Commissions should look at the larger picture rather than looking for contradictions in lesser details. Since, as the most recent COI confirm, being a member of the CAG is enough to be arrested and jailed in China, once the fact that an asylum seeker belongs to the CAG is proved, the “fear of persecution” should be regarded as proved too.
There are, however, decisions that do not recognize the existence of a religious persecution in China or that the CAG is persecuted. Some seem to trust more the information spread by the Chinese embassies than the COI of their own governments (in Italy, one decision continued to quote outdated COI from the University of Rome, while new ones from the Ministry of Internal Affairs are available). In rare cases, governmental COIs and scholarly studies are dismissed as coming from sources “hostile to China”—which would of course disqualify almost all scholars and international human rights bodies who have dealt with China, as they unanimously concluded that human rights are not respected there. Unbelievably, Chinese propaganda claiming that religious liberty prevails in the country is believed, together with the fake news about the CAG, and this despite the fact that recent COI produced by governments tell a different story.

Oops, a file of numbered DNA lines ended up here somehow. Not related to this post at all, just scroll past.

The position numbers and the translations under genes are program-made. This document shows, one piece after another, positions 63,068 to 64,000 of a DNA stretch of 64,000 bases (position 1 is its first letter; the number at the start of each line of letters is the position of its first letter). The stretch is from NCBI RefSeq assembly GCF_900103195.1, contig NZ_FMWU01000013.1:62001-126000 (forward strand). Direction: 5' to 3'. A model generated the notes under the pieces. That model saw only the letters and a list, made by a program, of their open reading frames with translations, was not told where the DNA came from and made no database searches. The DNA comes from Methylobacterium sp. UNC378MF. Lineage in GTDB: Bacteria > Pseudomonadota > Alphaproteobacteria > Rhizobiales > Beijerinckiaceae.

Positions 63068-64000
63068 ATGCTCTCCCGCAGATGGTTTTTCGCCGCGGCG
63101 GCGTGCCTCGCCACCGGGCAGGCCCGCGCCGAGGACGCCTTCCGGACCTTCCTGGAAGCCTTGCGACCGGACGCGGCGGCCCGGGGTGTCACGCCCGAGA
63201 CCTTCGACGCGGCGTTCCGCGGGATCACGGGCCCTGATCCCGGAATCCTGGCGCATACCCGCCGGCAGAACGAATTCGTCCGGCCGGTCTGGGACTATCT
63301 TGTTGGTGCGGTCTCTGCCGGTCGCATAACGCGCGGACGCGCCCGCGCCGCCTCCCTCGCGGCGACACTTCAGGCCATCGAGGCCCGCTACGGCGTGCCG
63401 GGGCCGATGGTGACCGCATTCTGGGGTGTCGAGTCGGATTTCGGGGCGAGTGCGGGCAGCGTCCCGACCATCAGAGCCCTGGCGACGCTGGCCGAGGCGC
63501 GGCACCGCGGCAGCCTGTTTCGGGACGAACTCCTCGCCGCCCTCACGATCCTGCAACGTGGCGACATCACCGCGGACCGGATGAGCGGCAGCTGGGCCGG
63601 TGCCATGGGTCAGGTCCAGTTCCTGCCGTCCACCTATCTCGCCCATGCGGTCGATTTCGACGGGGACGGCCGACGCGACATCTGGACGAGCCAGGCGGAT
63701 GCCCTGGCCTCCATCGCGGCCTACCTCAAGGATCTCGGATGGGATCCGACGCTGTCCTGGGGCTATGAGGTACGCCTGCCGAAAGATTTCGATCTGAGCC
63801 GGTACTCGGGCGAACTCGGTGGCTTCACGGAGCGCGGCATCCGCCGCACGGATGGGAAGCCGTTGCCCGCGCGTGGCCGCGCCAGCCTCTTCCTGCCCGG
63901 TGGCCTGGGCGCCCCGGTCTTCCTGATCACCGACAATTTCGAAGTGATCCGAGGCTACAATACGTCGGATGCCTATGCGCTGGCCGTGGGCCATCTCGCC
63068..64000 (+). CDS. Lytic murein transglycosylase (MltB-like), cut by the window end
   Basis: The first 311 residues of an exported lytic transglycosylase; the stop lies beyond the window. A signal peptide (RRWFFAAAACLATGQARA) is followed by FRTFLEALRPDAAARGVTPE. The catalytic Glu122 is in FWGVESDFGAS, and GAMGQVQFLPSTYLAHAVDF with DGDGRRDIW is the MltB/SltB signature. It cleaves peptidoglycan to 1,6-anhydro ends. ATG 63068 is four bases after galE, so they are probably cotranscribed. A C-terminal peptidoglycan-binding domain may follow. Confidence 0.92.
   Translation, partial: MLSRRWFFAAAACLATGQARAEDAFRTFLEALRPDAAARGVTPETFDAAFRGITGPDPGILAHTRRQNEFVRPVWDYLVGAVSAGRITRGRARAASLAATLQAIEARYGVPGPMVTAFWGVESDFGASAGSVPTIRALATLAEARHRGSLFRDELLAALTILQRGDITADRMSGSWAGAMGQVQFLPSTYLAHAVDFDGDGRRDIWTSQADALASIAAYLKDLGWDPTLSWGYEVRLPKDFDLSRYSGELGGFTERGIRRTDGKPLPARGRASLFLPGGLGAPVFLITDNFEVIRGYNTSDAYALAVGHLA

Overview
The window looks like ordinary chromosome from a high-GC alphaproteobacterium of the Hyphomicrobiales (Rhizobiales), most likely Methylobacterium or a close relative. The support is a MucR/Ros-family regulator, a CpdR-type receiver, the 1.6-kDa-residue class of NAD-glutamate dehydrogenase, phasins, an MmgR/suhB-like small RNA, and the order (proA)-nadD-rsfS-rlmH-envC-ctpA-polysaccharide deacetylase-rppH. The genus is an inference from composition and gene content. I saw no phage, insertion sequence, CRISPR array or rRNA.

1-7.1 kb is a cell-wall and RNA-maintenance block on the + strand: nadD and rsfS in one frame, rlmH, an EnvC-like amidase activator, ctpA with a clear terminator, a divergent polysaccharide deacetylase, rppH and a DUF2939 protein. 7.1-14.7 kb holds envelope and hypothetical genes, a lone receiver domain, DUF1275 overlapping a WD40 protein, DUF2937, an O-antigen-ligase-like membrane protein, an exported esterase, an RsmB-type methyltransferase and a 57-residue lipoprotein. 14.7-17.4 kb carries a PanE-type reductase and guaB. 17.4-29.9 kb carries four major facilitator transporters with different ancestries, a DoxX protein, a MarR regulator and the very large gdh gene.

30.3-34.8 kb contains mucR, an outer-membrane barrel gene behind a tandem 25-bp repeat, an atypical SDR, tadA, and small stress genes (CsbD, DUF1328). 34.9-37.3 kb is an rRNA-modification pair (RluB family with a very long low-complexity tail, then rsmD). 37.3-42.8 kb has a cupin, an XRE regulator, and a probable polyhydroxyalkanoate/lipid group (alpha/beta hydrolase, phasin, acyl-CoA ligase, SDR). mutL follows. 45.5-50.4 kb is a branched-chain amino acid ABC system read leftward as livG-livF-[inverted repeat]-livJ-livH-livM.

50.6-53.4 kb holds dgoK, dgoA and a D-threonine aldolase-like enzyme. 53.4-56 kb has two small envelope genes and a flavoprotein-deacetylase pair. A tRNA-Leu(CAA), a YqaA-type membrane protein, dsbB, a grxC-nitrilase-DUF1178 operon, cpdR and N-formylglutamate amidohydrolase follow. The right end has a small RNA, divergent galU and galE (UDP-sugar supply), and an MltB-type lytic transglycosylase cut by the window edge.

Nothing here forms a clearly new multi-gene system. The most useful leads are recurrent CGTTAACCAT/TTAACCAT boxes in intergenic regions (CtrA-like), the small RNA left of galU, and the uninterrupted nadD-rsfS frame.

It is also false to argue that only scholars and governments hostile to China report about the persecution of the CAG. In fact, these news often come from the Chinese government itself. An official Chinese Web site on the repression of the xie jiao (religious groups banned by the government) has a section on court cases, and informs weekly on decisions sentencing CAG members to several years in jail only because they practice and spread their faith. China operates the largest data base of legal decisions in the world. Although it does not include all decisions rendered in China, searching for cases involving CAG devotees leads to find hundreds of them sentenced to severe jail penalties for the only “crimes” of gathering for worship, evangelizing, or keeping at home CAG literature. The conclusion is that the information about the persecution of the CAG in China does not come from governments and scholars critical of China only. It comes primarily from the Chinese authorities themselves.